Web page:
In New South Wales, the Building and Construction Industry Security of Payment Act 1999 (NSW) (the “Security of Payment Act”) plays a vital role in ensuring that contractors and builders receive timely payments for construction work carried out or related goods and services supplied under a construction contract. However, navigating he Security of Payment Act can be complex.
In this article, we will explore the top five of these pitfalls to help you understand how to avoid them and when issuing payment claims under the Security of Payment Act. This is important especially if you regularly issue payment claims and in case of a payment dispute. The below is general in nature and may not apply in all cases. It is important to get specific legal advice from a construction lawyer tailored to your situation.
Pitfall 1: Lack of Documentation
Supporting documentation is the backbone of a successful payment claim under the Security of Payment Act. This is particularly important if a payment claim is disputed and it is referred to an adjudicator under the Act. Failing to maintain supporting documents in the event a claim proceeds to an adjudication under the Security of Payment Act can be a significant pitfall. To avoid this pitfall, ensure that you maintain written records of all relevant documents, including contracts, invoices, receipts, and correspondence. You should ensure that the items claimed in a payment claim can be supported by evidence that the work was carried out.
Pitfall 2: Incorrect Claim Timing
The Security of Payment Act has strict timeframes for submitting payment claims. Failing to adhere to these deadlines or submitting multiple payment claims within one period can make a payment claim invalid. It is crucial to understand the timeframes and submit your claims within them. Ignoring these timelines can lead to an invalid payment claim which may compromise your rights should you want to proceed to an adjudication under the Security of Payment Act to resolve payment disputes.
Pitfall 3: Inadequate Description of Work
Payment claims must adequately describe the construction work that has been completed or related goods and services that have been supplied. Failing to provide a description of the work that each party understands is another pitfall. Vague or incomplete descriptions leave room for interpretation, which can lead to conflicts down the track. To avoid this pitfall, adequately describe the work performed, including its scope, quality, and quantity in a payment claim. Providing photographs or diagrams can also help clarify the nature of the work. Should a payment claim refer to documents, unless that document is clearly identified, it should be included in the payment claim.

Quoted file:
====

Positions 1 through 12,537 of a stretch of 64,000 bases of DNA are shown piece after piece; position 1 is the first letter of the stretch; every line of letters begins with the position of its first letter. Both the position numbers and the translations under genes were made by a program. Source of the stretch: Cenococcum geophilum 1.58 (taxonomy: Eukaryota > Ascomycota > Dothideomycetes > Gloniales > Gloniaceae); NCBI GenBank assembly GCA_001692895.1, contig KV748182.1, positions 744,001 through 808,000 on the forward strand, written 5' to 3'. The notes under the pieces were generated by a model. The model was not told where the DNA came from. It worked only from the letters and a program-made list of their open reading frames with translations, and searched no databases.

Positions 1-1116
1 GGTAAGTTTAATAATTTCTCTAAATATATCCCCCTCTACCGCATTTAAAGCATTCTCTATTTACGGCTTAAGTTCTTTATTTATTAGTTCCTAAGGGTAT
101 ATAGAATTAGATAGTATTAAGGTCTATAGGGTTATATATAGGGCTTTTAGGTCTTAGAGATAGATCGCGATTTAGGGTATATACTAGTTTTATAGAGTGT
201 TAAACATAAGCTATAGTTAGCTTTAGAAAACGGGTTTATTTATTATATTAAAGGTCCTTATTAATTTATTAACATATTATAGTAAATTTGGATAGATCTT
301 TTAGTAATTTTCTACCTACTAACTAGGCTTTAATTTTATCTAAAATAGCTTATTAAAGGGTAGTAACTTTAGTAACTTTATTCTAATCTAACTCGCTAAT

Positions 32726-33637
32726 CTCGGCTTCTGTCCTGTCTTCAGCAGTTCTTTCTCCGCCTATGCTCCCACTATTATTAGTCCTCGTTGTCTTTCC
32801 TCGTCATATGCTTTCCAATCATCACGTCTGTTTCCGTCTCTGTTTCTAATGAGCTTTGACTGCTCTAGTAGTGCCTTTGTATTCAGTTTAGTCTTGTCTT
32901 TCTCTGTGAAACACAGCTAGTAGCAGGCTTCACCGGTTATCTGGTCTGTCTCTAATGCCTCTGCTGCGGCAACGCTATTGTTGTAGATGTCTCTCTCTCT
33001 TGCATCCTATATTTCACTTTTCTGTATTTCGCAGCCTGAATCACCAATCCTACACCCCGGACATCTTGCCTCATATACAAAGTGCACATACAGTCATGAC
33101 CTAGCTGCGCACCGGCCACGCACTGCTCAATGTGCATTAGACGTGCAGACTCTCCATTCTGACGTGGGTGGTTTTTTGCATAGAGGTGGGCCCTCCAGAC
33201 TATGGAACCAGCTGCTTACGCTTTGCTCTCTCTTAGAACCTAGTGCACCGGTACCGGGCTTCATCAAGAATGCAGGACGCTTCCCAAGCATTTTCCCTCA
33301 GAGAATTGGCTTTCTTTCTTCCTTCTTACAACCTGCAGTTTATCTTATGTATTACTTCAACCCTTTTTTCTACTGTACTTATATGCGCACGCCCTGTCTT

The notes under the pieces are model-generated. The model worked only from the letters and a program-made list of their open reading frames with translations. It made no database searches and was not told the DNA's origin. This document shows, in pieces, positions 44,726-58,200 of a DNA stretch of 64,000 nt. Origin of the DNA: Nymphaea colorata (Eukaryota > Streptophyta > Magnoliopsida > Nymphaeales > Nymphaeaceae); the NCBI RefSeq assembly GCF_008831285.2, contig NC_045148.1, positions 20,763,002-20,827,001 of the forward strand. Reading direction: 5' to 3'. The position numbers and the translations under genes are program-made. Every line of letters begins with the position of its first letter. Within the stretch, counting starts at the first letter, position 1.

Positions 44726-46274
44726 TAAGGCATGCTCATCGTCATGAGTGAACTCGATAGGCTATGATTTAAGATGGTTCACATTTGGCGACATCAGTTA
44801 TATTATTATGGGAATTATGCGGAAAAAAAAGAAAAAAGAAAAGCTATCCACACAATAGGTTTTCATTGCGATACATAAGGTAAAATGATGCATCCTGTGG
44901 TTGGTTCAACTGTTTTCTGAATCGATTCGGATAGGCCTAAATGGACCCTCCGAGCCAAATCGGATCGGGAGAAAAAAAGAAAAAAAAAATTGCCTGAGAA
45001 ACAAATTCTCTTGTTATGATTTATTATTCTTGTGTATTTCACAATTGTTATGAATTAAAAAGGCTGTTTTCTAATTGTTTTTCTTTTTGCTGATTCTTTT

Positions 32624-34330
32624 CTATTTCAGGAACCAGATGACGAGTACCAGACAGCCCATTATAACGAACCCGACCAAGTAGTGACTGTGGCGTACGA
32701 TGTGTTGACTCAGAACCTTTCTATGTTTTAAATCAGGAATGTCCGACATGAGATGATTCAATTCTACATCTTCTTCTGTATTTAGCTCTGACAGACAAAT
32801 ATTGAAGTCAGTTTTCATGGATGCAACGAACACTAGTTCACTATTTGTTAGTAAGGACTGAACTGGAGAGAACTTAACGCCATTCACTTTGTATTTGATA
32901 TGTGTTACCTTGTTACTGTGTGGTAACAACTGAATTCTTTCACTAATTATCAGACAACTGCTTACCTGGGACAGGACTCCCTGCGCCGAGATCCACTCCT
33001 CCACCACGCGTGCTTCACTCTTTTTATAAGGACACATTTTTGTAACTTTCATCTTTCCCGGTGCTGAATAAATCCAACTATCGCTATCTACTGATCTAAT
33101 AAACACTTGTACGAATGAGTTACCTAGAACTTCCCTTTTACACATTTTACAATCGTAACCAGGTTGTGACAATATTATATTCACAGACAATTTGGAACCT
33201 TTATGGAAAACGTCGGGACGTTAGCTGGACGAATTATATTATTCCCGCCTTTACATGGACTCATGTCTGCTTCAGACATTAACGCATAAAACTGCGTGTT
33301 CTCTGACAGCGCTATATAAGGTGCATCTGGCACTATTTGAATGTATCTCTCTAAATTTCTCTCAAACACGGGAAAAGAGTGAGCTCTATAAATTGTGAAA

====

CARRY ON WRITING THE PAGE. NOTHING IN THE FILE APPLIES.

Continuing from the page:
Pitfall 4: Calculation Errors
Accurate calculation of payment amounts is crucial. You should also indicate the total claimed amount (inclusive of GST) clearly on the payment claim and how that amount was calculated. It is also important to ensure that all relevant costs are included. Check and double-check your calculations to avoid calculation errors or underclaiming for your work.
Pitfall 5: Failure to state that the payment claim is made under the Act
The Act prescribes strict requirements in terms of formalities. One of those is that for a payment claim to be valid it must state that it is made under the Act. In New South Wales, it should state that it is made under the Building and Construction Industry Security of Payment Act 1999 (NSW). You should also ensure that the payment claim is addressed to the correct entity. Neglecting these requirements can invalidate your payment claim and compromise your rights if you decide to proceed to an adjudication under the Security of Payment Act.
In summary, the Security of Payment Act is a valuable tool for securing payments in the construction industry for construction work carried out or related goods and services supplied. However, it is essential to be aware of some of the potential issues when preparing a payment claim. We recommend seeking legal advice to ensure that a payment claim is valid particularly in cases where there is a payment dispute between the parties.
We, at CCS Legal, are here to assist you when preparing payment claims and can provide specific legal advice tailored to you, whether you are a contractor, builder or supplier. We regularly prepare payment claims and guide our clients through the Security of Payment Act process.
Please feel free to contact one of our team for assistance.